Jacinda v David: Kiwi water quality a third world issue

by Jacinda Ardern, originally posted on January 8, 2017


OPINION: The National government traded away Kiwis’ rights to clean water.

There are probably a few topics of conversation over the summer months that will come up repeatedly: whether new year resolutions are futile, why so many icons passed away in 2016, Trump…

But one has stuck in my mind. I was in Hastings, discussing the water crisis in Havelock North, when a resident described to me the aftermath of the issue: the days when the drinking water smelt so strongly of a chlorinated pool you couldn’t bring yourself to drink it, the feeling that everything that could be drunk needed to be boiled, and being unable to imaginea day when they couldn’t drink the water that came through their tap at home.

But Havelock North was not a one off, it  just happened to be the moment where our entire country’s water quality issues moved from being about polluted rivers and lakes (that we could turn a blind eye to), to being about the liquid piped into the kitchen taps of one small town.

In fact, for the past three years, the residents of Ashburton have been unable to use bore water to feed babies because of the nitrate levels and risk of blue baby syndrome.

These are third world water issues, right on our doorstep.

But our poor drinking water is just a manifestation of our poor water quality, overall. There was a time when our only worry about jumping into our nearest river was the possibility of upsetting the eels. When that changed and 60 per cent of our monitored swimming sites were (based on the Government’s own reports) graded as poor  or very poor, the response wasn’t to up our game, it was to reduce our minimum standards from ‘swimmable’ to ‘wadeable.’

I’d like to be level-headed enough to eloquently articulate all of the reasons why this drop in standard is so wrong. But I think what enrages me is that faced with the known problem, the National government just traded away our right to rivers clean enough to swim in – that was every New Zealanders right, and it wasn’t theirs to trade.

The warning signs were all there – we were in a dairy boom. There were incentives to intensify and convert land to diary and that’s exactly what happened. Among all of this increase in effluent run off and increasing use of nitrates, it was councils that had responsibility for managing the impact on our waterways, but essentially didn’t.  And if we needed further confirmation that we had a problem, we got our first shot across the bow from the Parliamentary Commissioner for the Environment in 2004 via his report Growing for Good.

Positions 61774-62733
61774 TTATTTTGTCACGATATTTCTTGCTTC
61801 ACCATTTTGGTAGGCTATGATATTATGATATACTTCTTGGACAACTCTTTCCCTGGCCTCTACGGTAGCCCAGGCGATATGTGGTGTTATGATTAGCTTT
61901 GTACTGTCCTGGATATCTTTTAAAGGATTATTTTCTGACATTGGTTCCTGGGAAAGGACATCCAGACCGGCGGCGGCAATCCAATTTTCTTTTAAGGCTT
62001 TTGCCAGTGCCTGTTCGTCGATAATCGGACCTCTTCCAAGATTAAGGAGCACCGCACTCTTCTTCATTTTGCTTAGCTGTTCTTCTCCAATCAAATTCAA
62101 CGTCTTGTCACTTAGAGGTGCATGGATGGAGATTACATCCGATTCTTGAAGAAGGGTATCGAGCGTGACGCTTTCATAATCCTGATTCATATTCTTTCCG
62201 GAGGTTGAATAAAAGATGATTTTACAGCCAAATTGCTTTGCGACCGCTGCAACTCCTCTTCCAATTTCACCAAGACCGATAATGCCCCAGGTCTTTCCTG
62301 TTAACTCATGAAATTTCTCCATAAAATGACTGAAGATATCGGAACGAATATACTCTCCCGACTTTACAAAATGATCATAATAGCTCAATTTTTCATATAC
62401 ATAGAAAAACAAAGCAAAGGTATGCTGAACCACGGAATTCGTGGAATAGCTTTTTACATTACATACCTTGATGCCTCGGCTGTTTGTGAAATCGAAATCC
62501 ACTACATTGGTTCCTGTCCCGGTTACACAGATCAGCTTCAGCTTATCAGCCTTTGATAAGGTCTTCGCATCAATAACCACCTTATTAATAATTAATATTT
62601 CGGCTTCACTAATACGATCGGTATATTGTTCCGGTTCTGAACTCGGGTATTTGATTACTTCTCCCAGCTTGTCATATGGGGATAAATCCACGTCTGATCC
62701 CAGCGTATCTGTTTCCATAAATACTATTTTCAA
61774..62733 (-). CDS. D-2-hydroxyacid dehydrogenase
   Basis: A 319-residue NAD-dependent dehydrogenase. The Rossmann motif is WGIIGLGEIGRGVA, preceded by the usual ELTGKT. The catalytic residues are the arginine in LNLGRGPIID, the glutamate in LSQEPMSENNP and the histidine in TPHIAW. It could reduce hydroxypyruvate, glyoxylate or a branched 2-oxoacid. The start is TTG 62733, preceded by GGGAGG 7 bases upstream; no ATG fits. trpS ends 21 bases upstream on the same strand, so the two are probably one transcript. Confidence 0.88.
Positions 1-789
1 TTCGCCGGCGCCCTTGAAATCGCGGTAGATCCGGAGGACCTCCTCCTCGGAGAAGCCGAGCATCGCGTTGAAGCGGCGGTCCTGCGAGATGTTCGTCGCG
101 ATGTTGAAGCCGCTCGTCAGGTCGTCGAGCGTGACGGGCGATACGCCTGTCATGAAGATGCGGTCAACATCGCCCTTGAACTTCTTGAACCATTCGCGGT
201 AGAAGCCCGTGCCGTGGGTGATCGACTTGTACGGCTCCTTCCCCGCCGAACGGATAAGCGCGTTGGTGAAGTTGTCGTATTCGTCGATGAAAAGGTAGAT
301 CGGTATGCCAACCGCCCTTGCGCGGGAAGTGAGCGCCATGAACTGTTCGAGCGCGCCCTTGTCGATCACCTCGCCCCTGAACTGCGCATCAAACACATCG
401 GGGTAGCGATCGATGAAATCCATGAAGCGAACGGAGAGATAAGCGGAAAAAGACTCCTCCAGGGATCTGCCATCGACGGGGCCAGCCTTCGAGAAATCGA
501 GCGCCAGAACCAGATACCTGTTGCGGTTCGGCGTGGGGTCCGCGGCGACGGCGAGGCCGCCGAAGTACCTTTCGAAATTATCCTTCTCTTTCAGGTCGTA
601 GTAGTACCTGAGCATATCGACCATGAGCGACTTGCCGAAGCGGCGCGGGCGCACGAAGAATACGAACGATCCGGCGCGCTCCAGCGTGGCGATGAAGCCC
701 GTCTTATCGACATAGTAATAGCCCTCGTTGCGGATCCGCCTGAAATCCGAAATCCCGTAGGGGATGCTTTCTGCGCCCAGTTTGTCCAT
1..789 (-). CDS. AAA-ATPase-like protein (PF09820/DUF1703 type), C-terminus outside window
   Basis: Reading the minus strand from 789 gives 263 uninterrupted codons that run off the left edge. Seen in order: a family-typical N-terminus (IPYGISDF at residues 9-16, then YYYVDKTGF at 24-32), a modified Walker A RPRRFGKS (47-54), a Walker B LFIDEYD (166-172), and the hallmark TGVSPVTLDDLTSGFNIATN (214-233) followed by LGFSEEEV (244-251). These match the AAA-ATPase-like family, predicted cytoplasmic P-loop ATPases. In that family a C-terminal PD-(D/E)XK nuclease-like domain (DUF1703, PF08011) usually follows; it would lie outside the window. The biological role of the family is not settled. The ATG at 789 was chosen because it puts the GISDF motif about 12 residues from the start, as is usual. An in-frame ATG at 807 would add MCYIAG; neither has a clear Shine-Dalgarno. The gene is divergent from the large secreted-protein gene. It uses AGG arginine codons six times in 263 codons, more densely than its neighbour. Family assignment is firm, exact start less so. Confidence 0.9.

Labour was in government at the time, and tried to find a solution that would mean bringing our water back to standard via a national policy statement. It took years to develop, and even met resistance from government departments. In 2010 a panel of experts (the Sheppard Board) set out exactly how we could clean up our waterways over the course of a generation. But by then, we had a new government. The idea of putting any restrictions on future intensification wasn’t a priority, and clearly neither was our water.

Don’t get me wrong. I grew up in Morrinsville. I will always acknowledge the importance of our dairy industry and I sincerely believe that there are farmers out there who have watched their kids grow up around the rivers and streams that cross their land who care deeply about this issue. But our dairy industry is not full of family operated businesses – there are syndicates and corporates who will often push for outputs and won’t feel any connection to these environmental issues that effect us all, especially if it impacts on the bottom line. That’s not good enough.

I’ve heard David Parker, our spokesman for water and one of the most passionate advocates for river protection that I have seen in Parliament, often say that the most important river to most of us is the one we live close to and use. We can and should turn our water crisis around, and if your river and my river are clean enough to swim in, then they all will be. It’s not too much to ask.

David Seymour responds

First of all, a sense of proportion. The Ministry of Health reports annually on the water quality of all registered water networks serving more than 100 people.  The 2015 report found 95 per cent of people received water at standard. When things went wrong, water suppliers took immediate remedial action for all but 1.1 percent of the population. Jacinda can’t help being an opposition politician, but science and data matter when it comes to health and the environment, and she has gotten a little carried away trying to paint a gloomy picture here.

That doesn’t help those affected in places such as Havelock North and Ashburton, though.  The Ministry’s report tells us almost all of the problems occur in smaller centres, where councils may not have the scale and resource of a Hamilton or a Christchurch.

I suggest these councils need to focus on their core business, such as water. Havelock North, for instance, was involved in promoting the wine industry at the time of their outbreak.  Ashburton District Council recently disestablished its economic development arm after it lost nearly $100,000 investing in a hot pool that the economic development chair had a personal interest in. The water problems we do have are a reminder that councils, especially small ones, need to focus on their core business first.

 – Sunday Star Times



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